Monday, March 14, 2011

March 14th Blog Readings

In this week’s readings I was able to connect Walt Whitman’s poems with Mary Shelley’s “Frankenstein” quite easily. Each of the readings relates to the body and the individuality that goes along with each human being. The workings of the body and mind of a human are evidently present in each piece of literature.

In Walt Whitman’s poem, “I sing the Body Electric,” he goes into great detail about the human body. The first line of the poem struck me as the most important, “O my body! I dare not desert the likes of you in other men and women, nor the likes of the parts of you.” Whitman means that he would not change his body to model somebody else. In today’s society, appearance is often keyed upon and outer beauty takes the helm over someone’s personality or inner beauty. Whitman goes on in the poem to celebrate the aspects of the body in great detail. The message I received from Whitman was that individuality and your own body is your greatest asset. You should appreciate yourself no matter how you look.

When we watched the Dove commercial “Real Beauty” in class I never realized how much effort goes into making somebody look perfect. Today you can go on a computer and air brush, virtually tan and almost do anything to make a person look as perfect as possible. Today’s world is all for perfection and Whitman tries to go against that.

The second of Whitman’s poems “One’s-Self I Sing” conveys a strong message of independence and democracy. Whitman believes in freedom of a person (within the laws of a society.) Men and women of every creed, color, race and religion deserve freedom of speech and everything written under the constitution onto which our country was founded upon.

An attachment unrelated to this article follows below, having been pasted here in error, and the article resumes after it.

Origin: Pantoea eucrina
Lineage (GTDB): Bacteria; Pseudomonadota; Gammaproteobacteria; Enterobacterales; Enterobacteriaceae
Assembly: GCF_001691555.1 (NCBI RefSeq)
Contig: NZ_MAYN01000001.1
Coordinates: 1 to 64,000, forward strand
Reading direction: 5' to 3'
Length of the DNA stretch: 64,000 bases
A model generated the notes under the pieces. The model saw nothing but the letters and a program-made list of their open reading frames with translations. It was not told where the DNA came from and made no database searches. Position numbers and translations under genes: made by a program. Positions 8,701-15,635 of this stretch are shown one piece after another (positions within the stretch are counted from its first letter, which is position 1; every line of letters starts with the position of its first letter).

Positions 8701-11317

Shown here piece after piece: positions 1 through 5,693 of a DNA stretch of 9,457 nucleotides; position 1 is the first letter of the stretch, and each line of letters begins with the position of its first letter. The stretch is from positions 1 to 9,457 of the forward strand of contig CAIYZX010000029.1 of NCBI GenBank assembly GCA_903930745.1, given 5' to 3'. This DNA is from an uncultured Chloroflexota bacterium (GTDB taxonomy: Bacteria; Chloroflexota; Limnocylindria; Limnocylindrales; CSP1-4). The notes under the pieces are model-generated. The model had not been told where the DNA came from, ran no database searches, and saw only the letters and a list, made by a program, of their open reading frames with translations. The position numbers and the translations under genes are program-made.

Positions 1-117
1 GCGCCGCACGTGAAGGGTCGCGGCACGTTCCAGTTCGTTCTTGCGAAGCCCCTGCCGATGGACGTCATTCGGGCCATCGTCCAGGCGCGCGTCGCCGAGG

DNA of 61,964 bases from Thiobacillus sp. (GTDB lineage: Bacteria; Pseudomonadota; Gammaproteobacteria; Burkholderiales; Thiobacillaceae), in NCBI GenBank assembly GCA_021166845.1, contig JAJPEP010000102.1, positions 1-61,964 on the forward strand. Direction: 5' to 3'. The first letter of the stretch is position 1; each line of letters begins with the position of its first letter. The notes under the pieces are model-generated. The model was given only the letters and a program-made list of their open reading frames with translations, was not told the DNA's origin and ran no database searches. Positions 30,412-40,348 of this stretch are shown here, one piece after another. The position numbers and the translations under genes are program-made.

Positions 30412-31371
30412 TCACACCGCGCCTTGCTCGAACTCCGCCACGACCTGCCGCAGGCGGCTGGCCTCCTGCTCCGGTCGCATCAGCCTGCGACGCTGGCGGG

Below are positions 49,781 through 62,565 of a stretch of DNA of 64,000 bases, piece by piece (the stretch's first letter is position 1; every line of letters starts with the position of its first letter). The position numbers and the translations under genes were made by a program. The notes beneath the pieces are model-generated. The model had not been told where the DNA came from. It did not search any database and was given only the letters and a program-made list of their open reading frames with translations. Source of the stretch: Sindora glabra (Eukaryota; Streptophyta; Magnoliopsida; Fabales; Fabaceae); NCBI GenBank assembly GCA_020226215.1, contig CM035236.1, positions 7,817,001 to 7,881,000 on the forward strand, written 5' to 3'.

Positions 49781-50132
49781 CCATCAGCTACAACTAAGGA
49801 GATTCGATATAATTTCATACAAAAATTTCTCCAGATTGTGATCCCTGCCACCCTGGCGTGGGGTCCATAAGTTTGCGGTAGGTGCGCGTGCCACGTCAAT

In “Frankenstein”, the monster is discriminated against because he turns out to be an ugly creature. Victor Frankenstein created the monster for the sole purpose of fulfilling his own dreams of re-creating a person. Instead of trying to teach the monster how to live in this world that Victor brought him into, he abandons him leaving the monster to learn on his own.

In conclusion, today’s world relies on perfection. Material things take the places of families and outer beauty outweighs inner beauty. Through Whitman and Mary Shelley’s writings they tried to show that not everything is based on appearance. The monster in “Frankenstein” has good intentions when he tries to help others but because he was neglected he makes terrible decisions and hurts innocent people. If everybody on earth could see through the masks and mirrors life puts ahead of us, then we could truly be an equal society as Whitman believed.

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